# curl -k -v -X POST -d @/PATH_TO/spec.json https://API_USER:API_PASSWORD@IPADDRESS:9092/ops/transfers

Please take note of the following two substitutions:

  • for PATH_TO - provide the path to your spec file.
  • for spec.json - use the name of the spec file that you create (see examples below in Transfer specification examples)
  • for API_USER:API_PASSWORD - use the Node API user account credentials that were created in step #2 above
  • For IP_ADDRESS - use the IP address of the system initiating transfers

Transfer specification examples

This spec file is essentially the transfer recipe. Examples for sending, receiving, directories, file lists, and individual files are provided. Use your favorite text editor to create these files, for example:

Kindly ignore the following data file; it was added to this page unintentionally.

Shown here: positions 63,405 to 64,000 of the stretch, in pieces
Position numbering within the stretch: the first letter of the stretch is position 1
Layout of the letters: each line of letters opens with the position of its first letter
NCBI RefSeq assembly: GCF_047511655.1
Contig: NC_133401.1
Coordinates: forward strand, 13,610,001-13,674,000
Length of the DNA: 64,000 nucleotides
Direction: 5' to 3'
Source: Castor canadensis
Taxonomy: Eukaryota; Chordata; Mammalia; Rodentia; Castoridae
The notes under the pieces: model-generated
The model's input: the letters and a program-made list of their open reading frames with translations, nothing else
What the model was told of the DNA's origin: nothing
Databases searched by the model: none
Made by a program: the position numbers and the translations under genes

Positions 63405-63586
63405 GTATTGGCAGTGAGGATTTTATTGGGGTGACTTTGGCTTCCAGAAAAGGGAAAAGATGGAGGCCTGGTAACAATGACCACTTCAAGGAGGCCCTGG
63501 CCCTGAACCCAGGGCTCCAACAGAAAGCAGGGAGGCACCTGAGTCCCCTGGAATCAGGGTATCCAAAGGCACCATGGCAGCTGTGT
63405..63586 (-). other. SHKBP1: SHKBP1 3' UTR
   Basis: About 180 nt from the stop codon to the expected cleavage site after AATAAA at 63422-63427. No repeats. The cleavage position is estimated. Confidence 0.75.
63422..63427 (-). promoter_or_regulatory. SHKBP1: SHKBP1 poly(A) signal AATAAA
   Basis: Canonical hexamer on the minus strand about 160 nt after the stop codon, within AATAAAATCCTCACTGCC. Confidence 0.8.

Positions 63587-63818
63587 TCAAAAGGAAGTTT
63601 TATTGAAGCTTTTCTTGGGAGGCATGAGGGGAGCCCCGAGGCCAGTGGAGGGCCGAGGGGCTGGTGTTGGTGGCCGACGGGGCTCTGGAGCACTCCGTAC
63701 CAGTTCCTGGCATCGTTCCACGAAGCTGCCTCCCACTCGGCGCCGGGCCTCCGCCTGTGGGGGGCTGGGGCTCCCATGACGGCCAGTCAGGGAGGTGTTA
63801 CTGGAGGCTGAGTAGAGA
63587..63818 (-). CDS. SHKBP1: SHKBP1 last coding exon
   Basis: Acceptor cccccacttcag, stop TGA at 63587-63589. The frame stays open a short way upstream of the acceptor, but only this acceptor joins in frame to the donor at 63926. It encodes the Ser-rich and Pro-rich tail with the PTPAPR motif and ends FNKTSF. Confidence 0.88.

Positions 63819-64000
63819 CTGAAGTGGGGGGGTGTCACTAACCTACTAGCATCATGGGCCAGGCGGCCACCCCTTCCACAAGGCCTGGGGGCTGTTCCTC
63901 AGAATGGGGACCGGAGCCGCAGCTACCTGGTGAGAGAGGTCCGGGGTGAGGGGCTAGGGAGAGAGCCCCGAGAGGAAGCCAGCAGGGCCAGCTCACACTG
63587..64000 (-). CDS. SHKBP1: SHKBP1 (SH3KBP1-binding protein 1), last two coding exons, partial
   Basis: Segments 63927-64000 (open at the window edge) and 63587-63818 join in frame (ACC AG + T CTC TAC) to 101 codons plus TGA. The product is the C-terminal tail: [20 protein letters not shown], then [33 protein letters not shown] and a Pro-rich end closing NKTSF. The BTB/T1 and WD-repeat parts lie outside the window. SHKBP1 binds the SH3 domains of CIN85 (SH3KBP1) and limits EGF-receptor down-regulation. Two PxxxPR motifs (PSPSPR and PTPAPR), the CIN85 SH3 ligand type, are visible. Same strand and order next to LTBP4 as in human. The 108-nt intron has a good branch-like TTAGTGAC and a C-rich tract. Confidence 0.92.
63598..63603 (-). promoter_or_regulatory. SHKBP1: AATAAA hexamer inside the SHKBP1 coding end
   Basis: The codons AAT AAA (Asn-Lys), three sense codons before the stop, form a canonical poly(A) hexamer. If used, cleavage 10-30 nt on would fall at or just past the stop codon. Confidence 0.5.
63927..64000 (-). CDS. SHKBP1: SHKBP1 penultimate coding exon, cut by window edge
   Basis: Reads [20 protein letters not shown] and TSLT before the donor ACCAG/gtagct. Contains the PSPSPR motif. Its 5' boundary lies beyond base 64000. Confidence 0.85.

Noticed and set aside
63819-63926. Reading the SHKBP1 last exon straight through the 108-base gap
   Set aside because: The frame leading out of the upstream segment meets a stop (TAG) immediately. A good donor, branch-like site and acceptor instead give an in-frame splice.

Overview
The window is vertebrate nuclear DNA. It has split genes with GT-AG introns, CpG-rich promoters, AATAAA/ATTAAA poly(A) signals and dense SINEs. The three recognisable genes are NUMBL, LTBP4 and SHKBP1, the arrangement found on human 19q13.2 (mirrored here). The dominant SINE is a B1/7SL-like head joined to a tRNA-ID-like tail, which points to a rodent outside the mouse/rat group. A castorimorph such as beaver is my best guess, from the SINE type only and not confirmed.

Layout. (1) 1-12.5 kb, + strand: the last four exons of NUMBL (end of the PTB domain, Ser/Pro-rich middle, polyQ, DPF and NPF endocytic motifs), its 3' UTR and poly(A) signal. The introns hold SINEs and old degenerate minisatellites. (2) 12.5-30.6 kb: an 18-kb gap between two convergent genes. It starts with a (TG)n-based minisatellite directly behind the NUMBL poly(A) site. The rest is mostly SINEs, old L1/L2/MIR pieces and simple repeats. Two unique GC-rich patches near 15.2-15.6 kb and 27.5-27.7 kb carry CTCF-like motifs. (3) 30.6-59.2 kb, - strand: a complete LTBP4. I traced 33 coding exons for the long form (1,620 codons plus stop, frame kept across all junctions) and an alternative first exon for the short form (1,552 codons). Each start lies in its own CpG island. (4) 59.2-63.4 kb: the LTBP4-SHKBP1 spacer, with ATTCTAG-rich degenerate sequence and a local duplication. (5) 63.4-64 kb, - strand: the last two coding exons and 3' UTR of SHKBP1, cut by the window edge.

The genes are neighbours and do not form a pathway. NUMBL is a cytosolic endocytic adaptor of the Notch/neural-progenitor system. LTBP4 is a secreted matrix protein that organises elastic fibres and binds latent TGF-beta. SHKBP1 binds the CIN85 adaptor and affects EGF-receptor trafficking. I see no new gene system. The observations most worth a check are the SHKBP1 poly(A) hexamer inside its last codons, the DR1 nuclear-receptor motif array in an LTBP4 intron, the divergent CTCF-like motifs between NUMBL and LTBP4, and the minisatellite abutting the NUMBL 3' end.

# vi /root/spec.json

Example 1. Receiving (downloading) a directory 

NOTE: The token comes from the ‘access key’ created on the cluster.

Example content for receiving an entire folder:

{
"transfer": {
"remote_host": "example.server.com",
   "remote_user": "xfer",
   "token": "Basic YRNxZXHGOmPsdWI=",
   "target_rate_kbps": 100000,
   "multi_session": 5,
   "destination_root":"/",
   "paths": [
     {
       "source": "/SOURCE_DIRECTORY/"
     }
   ],
   "ssh_port": 33001,
   "fasp_port": 33001,
   "direction": "receive",  
   "cookie": "Multipart download",
   "rate_policy_allowed": "fair",
   "rate_policy": "fair",
   "tags": {
   }
 }
}

 

Example 2. Receiving (downloading) a list of files.